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IPFS News Link • North Carolina

North Carolina Seeks to Ban Participation Trophies for Children

•, By Matthew Gault

Three senators in North Carolina have introduced a bill into the local legislature that would ban participation trophies for children. 

"Youth sports or other youth recreation activities operated under the authority of a local government shall not include awards for participants based solely on their participation in the

sport or other activity," the proposed bill said. "Awards provided in connection with the activity, if any, shall be based on identified performance achievements."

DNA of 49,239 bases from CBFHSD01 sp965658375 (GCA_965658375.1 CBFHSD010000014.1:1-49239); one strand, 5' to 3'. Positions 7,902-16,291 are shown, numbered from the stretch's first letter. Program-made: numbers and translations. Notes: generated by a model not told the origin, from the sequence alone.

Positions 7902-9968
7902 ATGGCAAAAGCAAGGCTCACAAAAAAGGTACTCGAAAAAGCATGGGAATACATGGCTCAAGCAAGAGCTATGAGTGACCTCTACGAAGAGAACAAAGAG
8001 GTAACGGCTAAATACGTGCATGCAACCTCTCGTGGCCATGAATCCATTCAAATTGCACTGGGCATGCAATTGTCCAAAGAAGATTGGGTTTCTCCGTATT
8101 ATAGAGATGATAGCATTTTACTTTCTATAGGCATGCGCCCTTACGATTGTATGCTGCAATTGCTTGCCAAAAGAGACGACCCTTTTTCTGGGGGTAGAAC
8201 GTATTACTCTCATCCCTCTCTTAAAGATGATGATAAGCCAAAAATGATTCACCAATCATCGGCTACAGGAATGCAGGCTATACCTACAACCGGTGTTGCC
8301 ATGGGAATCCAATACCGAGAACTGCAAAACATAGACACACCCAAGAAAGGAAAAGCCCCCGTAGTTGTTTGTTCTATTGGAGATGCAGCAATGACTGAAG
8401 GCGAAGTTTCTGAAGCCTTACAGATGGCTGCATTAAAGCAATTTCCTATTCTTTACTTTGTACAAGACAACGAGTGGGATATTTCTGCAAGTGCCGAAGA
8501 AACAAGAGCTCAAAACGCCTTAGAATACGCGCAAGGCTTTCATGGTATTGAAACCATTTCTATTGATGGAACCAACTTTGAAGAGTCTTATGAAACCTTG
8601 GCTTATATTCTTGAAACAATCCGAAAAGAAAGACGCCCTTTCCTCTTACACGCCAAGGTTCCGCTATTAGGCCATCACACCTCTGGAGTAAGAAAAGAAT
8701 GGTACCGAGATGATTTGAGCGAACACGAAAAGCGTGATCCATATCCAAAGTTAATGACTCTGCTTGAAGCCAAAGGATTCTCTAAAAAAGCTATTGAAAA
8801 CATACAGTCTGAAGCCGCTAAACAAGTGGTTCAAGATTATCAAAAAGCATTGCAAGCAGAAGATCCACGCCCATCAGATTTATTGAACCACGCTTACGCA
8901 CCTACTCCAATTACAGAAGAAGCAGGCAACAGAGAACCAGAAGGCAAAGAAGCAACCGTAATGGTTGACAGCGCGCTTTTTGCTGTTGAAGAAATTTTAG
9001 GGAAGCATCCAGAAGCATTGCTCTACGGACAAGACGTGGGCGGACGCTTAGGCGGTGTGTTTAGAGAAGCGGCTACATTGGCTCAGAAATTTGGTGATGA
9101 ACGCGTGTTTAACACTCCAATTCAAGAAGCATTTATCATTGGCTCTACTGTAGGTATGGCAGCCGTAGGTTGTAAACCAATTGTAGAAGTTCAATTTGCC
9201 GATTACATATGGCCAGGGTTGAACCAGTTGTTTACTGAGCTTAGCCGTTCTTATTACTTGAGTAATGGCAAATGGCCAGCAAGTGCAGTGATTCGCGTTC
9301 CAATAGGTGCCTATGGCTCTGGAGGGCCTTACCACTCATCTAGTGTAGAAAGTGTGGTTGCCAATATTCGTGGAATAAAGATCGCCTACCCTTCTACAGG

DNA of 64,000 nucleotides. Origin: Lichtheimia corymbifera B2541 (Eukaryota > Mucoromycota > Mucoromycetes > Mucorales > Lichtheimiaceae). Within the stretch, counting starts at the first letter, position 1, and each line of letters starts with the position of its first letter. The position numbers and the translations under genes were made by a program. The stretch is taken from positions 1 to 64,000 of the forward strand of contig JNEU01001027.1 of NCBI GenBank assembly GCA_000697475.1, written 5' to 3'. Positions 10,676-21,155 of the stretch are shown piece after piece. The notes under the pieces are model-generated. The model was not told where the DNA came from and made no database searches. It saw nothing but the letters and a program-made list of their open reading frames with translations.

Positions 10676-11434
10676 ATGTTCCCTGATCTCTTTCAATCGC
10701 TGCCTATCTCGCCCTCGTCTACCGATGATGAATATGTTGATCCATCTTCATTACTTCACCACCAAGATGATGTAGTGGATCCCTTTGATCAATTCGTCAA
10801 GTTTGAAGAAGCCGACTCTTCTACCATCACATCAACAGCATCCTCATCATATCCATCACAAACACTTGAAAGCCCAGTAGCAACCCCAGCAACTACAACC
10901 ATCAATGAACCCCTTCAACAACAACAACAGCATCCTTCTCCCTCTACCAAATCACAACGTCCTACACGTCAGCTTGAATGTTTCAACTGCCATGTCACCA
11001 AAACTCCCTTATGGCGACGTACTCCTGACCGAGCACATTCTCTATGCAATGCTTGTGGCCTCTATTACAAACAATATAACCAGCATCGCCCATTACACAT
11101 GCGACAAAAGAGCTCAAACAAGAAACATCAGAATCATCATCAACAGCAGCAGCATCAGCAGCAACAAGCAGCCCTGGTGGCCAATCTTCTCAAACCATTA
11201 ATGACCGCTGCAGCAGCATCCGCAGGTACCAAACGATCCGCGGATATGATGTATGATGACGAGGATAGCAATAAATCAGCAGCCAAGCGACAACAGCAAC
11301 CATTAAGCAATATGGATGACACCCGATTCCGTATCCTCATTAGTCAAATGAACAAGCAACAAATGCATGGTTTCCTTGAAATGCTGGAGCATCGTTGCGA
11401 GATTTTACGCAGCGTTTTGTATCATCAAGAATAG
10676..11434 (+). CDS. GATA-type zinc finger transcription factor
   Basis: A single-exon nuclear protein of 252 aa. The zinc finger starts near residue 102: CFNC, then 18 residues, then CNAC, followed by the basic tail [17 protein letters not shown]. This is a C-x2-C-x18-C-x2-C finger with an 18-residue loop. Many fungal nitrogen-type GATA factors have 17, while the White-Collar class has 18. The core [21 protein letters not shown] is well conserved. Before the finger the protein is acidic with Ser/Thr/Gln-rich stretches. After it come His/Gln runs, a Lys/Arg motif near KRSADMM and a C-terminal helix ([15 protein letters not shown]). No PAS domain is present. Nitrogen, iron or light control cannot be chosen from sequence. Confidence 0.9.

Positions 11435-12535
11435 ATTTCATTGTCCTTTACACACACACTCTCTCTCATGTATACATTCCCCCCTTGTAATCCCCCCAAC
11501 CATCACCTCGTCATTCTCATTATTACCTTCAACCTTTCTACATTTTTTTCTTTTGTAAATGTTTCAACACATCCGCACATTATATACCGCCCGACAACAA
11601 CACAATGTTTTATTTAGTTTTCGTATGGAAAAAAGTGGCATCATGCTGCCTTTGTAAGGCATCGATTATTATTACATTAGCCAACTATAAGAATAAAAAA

The senate bill—catchily named "An Act to Prohibit Awards In Youth Recreation  Activities of Local Governments Based Solely on Participation"—would amend North Carolina's General Statutes to include the ban. It's sponsored by Republicans Tim Moffitt, Bobby Hanig, and Eddie Settle.

Hatred towards participation trophies is an ancient conservative meme. It's typical for kids in the U.S. to get a bit of plastic or scrap of ribbon at the end of an event or game. The idea that kids should get trophies or ribbons simply for participating, and not winning, has been a popular source of anxiety and concern for 100 years. Literally.

An op-ed in an Ohio newspaper from 1922 decried the practice of handing out trophies to anyone who showed up to play in a high school basketball tournament. Since then, comedians have mocked the practice, pundits have bemoaned how it is weakening the youth, and now a group of politicians in North Carolina are trying to ban the practice.